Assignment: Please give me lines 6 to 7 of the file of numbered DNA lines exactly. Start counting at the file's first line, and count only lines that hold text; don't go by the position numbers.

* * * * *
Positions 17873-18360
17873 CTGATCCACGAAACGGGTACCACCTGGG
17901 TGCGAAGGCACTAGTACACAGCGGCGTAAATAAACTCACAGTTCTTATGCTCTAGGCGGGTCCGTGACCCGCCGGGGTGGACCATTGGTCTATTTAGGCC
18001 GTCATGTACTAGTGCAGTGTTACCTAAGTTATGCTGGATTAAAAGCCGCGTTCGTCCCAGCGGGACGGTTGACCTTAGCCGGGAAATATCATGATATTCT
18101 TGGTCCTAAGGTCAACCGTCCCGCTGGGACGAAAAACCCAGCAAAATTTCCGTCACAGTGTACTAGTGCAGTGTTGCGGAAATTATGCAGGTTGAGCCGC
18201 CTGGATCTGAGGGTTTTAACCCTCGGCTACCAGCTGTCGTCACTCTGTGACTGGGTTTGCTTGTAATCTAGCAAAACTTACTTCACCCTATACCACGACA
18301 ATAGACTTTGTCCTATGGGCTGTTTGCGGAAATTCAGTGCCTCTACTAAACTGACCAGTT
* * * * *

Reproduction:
18201 CTGGATCTGAGGGTTTTAACCCTCGGCTACCAGCTGTCGTCACTCTGTGACTGGGTTTGCTTGTAATCTAGCAAAACTTACTTCACCCTATACCACGACA
18301 ATAGACTTTGTCCTATGGGCTGTTTGCGGAAATTCAGTGCCTCTACTAAACTGACCAGTT